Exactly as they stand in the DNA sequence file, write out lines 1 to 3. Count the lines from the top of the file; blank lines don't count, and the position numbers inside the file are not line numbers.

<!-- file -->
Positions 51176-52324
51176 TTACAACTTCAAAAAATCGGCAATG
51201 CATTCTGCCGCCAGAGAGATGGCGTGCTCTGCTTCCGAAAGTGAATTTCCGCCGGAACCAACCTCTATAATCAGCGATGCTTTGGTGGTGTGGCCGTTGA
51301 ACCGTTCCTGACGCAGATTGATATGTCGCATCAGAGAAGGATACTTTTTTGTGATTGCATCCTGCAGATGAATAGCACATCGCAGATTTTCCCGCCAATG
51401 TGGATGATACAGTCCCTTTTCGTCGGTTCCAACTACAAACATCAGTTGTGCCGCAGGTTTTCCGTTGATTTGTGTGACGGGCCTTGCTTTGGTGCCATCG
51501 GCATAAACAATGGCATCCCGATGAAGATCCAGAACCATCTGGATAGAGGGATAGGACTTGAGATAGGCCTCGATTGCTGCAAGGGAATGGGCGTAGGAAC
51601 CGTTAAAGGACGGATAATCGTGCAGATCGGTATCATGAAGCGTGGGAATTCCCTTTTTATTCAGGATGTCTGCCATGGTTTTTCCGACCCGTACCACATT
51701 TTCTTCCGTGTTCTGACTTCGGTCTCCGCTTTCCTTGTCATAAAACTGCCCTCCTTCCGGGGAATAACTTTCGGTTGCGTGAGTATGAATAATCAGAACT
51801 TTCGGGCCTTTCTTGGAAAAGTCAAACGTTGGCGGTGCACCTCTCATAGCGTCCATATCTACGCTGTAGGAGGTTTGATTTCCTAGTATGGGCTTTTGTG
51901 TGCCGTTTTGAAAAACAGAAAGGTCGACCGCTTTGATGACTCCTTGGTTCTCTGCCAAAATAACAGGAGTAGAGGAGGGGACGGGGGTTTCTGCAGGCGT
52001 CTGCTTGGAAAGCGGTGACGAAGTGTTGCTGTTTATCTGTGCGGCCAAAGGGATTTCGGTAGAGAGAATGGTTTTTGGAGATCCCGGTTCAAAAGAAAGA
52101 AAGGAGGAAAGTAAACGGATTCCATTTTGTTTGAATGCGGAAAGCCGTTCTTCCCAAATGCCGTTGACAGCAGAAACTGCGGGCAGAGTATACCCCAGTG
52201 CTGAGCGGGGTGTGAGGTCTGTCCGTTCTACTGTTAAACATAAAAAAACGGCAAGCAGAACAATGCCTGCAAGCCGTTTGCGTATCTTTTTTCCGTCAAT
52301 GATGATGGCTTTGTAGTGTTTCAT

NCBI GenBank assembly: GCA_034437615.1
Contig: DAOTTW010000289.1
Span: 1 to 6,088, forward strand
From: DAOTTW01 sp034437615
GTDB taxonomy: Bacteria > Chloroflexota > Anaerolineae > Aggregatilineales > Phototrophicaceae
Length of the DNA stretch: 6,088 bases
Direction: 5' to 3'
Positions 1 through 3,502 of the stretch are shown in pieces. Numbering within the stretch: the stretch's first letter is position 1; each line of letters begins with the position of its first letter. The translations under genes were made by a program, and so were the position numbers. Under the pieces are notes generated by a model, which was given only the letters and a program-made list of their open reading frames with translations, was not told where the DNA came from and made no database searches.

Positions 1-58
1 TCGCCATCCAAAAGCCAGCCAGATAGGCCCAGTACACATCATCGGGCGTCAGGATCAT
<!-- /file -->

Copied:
Positions 51176-52324
51176 TTACAACTTCAAAAAATCGGCAATG
51201 CATTCTGCCGCCAGAGAGATGGCGTGCTCTGCTTCCGAAAGTGAATTTCCGCCGGAACCAACCTCTATAATCAGCGATGCTTTGGTGGTGTGGCCGTTGA